Again, Hell on Wheels plays with the idea of stereotypical characters and identity in the “old West”.

Is Emily Nussbaum a Formalist?

November 23, 2011

Read Emily Nussbaum’s first piece as The New Yorker’s TV critic;  it’s interesting.

Is Emily Nussbaum a Formalist?

November 22, 2011

Read Emily Nussbaum’s first piece as The New Yorker’s TV critic;  it’s interesting.

Hell on Wheels: A New Birth of Freedom

November 22, 2011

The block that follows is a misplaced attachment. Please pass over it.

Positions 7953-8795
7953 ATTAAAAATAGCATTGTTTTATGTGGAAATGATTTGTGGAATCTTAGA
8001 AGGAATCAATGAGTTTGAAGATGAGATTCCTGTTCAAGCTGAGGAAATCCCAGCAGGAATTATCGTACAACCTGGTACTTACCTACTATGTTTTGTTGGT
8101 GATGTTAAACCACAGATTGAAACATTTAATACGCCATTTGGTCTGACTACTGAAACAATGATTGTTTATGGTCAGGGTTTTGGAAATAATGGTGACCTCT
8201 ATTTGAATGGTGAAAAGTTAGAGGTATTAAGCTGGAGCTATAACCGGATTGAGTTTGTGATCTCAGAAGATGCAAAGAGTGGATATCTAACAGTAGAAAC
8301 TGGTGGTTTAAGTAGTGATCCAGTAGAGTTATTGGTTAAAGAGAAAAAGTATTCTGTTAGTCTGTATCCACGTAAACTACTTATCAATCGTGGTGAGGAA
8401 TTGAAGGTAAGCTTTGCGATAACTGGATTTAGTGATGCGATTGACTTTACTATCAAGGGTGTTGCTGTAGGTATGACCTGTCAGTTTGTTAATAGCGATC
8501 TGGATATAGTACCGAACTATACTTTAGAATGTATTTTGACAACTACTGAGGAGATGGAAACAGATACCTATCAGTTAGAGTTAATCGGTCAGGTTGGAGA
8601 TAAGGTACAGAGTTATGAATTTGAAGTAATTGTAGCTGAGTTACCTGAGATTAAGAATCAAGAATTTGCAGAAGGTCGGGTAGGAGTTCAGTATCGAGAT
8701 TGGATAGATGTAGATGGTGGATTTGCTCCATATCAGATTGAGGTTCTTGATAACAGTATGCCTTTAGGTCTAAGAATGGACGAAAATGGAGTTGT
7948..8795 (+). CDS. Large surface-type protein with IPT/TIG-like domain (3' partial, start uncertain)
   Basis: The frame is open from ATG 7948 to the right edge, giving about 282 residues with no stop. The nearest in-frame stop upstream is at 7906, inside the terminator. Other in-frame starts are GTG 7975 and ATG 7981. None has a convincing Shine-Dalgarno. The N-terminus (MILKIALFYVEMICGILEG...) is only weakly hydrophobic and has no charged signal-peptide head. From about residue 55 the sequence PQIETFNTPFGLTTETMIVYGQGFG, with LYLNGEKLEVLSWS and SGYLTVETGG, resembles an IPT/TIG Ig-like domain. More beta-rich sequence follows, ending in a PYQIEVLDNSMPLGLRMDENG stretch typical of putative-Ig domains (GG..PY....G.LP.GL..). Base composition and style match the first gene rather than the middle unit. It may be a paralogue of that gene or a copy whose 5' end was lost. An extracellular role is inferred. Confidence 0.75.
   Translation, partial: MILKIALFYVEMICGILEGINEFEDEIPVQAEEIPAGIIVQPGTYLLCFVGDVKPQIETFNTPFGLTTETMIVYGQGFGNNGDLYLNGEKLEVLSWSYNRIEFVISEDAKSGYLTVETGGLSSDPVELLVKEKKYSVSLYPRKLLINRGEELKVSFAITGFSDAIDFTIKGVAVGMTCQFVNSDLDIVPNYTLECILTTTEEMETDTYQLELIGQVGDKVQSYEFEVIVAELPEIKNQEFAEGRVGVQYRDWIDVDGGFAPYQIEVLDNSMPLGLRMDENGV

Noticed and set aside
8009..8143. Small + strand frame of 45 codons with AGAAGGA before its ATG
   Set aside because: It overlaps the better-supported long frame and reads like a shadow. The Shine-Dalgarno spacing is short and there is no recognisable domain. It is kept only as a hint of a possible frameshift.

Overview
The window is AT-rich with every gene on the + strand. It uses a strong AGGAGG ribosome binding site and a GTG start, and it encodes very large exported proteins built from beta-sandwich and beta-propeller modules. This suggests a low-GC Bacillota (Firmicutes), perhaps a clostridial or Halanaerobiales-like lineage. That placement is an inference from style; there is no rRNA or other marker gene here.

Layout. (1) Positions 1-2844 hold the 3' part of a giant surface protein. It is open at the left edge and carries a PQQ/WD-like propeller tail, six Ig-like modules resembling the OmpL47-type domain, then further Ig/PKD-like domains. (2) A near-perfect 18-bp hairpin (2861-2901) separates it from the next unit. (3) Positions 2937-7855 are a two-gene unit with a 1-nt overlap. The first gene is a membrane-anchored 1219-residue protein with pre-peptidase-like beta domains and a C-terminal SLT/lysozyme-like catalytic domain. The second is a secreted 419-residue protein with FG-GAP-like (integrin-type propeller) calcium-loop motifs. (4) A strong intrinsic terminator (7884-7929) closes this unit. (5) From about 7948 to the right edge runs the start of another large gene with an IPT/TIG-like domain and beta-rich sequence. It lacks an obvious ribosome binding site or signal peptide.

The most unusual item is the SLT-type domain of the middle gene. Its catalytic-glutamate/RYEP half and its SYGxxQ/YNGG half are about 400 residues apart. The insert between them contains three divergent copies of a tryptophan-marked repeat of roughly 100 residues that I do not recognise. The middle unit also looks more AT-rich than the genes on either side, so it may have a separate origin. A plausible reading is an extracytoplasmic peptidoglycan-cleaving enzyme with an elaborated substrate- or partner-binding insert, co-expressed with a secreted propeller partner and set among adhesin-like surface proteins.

With each new episode of Hell on Wheels, I find myself captivated by the teaser and sucked in by the opening credits, only to become incredibly disappointed by the remainder of the episode. This was more evident than ever in the third episode, “A New Birth of Freedom”. The teaser, focused solely on Cullen Bohannon and orchestrated without a single real line of dialogue, features our protagonist rummaging through the belongings of the deceased foreman whom he has replaced and discovering a photograph of the men responsible for the death of his wife. Although the likelihood of finding a photo identifying each of the men is hardly believable, the atmosphere and structure of the sequence more than make up for this highly implausible coincidence. Hell on Wheels looks so much better during any scene that unfolds in the dark, and the flickering light and shadows inside the tent, combined with the gray hued flashbacks, created an atmosphere that for the first time actually intrigued me and drew me in to the story. Bohannon focuses on the name Sgt. Harper as bits of his thousand piece revenge puzzle begin to fall into place, and the darkness of the sequence and the quick cuts between the murders Bohannon has committed and the names on the picture made this teaser feel like the kind of gritty, brooding western that I want this show so badly to be.